Staff Columnist

In Iowa: Fall arrives, and so does the anxiety

(Gazette file photo)
(Gazette file photo)

I worked on two stories this past week that left me unable to deny that fall is truly here: an update on the fall leaves color forecast from the Iowa Department of Natural Resources (in short: the leaves, they are a-changing), and a feature on the family of friends who run Circle of Ash Haunted Attraction.

They lost one of their own this year, co-owner Ian Austin, who died in a car crash in April, and are dedicating this season’s haunts and scares to his memory. Their tribute includes more creepy clowns and demon dolls and ghoulish light shows than most memorials, perhaps, but I could tell from their conversations about Austin that it is exactly right for who he was.

If Halloween scares aren’t your favorite way to welcome in October (I’m with you — I waited by the car while Gazette photographer Andy Abeyta was documenting Circle of Ash volunteers as they set up prop “bodies” in the haunted forest), then other ways to embrace fall are here.

The weather is finally cooling down enough to break out warm sweaters and cozy socks, to think about steaming bowls of soup and mugs of apple cider and, yes, pumpkin spice lattes. I may have just learned what a VSCO girl is this week from some younger, more tuned-in friends and co-workers, but I admit I’ve been basic for a long time and I do love some pumpkin spice.

Of course, fall inevitably leads to anxiety-inducing thoughts of winter, which may be why I woke up earlier this week in a panic, having just had a very vivid dream that it was snowing and that I had waited too long to harvest the basil and tomatoes still growing in my garden.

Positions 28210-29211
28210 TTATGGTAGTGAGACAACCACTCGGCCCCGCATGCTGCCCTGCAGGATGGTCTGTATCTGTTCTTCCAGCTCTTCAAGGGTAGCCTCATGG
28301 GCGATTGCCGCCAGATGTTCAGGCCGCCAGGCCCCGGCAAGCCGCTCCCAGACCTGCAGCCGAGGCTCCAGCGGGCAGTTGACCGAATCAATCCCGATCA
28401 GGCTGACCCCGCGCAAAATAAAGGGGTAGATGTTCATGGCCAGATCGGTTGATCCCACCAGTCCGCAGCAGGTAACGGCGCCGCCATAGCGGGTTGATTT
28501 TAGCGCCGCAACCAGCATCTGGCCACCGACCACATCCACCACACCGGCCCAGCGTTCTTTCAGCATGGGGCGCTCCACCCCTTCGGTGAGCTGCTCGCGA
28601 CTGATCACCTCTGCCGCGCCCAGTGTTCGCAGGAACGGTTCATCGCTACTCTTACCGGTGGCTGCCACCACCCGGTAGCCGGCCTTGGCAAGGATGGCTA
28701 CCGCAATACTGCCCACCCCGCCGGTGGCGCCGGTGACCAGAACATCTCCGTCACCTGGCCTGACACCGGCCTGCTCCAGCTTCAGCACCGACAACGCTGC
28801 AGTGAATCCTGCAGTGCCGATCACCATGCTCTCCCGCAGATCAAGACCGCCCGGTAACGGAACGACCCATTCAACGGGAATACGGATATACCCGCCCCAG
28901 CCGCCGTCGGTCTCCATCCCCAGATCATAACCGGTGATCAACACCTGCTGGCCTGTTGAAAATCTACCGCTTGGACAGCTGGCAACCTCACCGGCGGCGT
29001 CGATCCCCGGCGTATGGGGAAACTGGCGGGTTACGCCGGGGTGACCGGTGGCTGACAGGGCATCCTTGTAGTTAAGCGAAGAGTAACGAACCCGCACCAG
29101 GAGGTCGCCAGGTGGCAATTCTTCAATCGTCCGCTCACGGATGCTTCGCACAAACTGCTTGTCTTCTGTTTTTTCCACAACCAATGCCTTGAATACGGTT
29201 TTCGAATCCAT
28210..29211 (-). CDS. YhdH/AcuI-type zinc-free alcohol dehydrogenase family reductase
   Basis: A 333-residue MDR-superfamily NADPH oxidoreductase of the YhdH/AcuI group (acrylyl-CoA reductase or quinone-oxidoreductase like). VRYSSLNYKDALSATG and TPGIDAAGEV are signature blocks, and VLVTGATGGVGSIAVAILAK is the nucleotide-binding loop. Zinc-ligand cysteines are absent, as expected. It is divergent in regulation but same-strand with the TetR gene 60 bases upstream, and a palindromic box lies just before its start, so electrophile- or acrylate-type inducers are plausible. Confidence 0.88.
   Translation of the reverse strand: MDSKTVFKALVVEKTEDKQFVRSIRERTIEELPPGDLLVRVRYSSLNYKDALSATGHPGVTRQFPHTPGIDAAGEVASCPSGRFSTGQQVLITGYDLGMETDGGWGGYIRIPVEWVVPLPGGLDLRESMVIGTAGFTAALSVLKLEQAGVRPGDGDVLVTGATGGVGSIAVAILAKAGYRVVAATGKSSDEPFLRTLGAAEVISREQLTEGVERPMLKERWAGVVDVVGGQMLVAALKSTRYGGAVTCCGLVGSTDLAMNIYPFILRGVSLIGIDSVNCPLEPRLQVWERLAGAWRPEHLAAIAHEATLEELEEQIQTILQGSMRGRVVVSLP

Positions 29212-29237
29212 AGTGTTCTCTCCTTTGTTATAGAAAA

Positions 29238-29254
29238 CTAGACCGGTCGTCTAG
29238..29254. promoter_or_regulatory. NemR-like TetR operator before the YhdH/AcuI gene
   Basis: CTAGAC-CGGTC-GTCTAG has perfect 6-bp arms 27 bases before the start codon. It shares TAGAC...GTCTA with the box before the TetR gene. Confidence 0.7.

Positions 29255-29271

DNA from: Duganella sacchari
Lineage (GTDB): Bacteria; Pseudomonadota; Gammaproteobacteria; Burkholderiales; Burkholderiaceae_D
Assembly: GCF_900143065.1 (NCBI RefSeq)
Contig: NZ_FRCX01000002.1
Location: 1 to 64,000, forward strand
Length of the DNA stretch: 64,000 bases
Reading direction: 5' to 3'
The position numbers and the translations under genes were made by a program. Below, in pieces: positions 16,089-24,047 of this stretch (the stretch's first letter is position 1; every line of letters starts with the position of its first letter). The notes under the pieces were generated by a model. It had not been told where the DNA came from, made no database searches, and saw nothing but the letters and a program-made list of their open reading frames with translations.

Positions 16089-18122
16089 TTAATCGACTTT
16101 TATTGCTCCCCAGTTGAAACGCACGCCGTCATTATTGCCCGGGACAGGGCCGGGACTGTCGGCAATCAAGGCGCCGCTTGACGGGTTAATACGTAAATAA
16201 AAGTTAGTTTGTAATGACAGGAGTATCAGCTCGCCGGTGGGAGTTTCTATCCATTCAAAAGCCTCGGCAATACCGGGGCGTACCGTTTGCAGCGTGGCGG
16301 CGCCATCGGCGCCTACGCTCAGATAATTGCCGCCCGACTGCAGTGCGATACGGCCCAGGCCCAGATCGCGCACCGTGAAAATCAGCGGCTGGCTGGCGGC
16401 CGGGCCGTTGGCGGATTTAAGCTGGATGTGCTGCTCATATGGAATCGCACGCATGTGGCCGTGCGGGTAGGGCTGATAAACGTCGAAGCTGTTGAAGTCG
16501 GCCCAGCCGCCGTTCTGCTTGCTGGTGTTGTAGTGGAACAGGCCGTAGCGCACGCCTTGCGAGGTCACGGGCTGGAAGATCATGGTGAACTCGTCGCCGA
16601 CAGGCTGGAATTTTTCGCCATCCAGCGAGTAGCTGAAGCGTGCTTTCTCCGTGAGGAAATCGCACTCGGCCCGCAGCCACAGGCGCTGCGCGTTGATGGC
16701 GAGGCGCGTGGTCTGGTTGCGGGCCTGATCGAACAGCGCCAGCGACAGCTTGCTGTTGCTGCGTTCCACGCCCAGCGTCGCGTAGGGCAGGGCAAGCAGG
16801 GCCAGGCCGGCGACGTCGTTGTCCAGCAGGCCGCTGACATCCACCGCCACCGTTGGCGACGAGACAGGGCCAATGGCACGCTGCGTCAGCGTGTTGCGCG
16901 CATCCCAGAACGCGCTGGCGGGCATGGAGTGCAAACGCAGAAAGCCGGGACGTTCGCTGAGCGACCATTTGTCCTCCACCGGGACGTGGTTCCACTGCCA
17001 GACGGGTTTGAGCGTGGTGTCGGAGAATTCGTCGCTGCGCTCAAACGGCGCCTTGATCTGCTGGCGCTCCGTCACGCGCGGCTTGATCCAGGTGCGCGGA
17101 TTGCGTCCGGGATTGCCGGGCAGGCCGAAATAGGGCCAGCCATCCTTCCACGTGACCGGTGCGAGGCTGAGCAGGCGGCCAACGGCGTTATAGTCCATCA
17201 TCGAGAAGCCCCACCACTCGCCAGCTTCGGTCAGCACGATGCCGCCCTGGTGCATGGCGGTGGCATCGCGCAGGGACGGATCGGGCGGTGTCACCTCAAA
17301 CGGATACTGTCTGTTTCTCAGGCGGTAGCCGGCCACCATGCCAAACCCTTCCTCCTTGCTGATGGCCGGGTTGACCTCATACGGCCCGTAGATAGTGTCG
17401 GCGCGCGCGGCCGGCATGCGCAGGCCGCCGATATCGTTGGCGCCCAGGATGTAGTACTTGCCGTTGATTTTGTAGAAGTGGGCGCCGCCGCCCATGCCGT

They were now frozen and dead. As is often the case in dreams, this manifested in my drowsy mind as a much bigger deal than it actually would be, and I awoke with a bitter feeling of loss for all the pesto I wouldn’t be eating. Then, of course, I looked out the window and realized it was another warm, snow-free day, the vestiges of summer still blanketing the state in muggy heat.

Perhaps the snow anxiety dream was precipitated not just by the looming evidence of fall but by news I had just read about an “unprecedented” snowstorm that dumped 48 inches on the town of Browning, Montana, over the weekend of Sept. 27-29 and walloped much of the rest of the region with snow and ice and record cold.


Even in Montana, it is not supposed to snow this much this early. The National Weather Service declared the storm “historic” as records were set across the state, and authorities warned of potential for flash flooding as the thermostat returned to normal and the snow melted.

The news barely registered in Iowa, as much of the state seemed to be caught up in Carson King fever. Similarly, a U.N. Intergovernmental Panel on Climate Change report that the world’s oceans are warming at alarming rates that could have cascading impacts on life as we know it went little remarked on in the scrum of our frenzied news cycles.

Perhaps that’s really where my anxiety dream of snow killing my garden came from. It’s a creeping sense that if we don’t act soon, we’ll lose far too much to the coming storms.

Another sign of fall, the harvest, isn’t happening for many of our neighbors in the southwest part of the state.

Which beer company do I need to boycott to impact those issues? Oh, it’s more complicated than that? I guess I’ll just make sure to take my reusable mug to the coffee shop for my pumpkin spice drinks and let the fall flavors offer me what comfort they can. In perspective, the haunted houses don’t seem so scary, now, after all.

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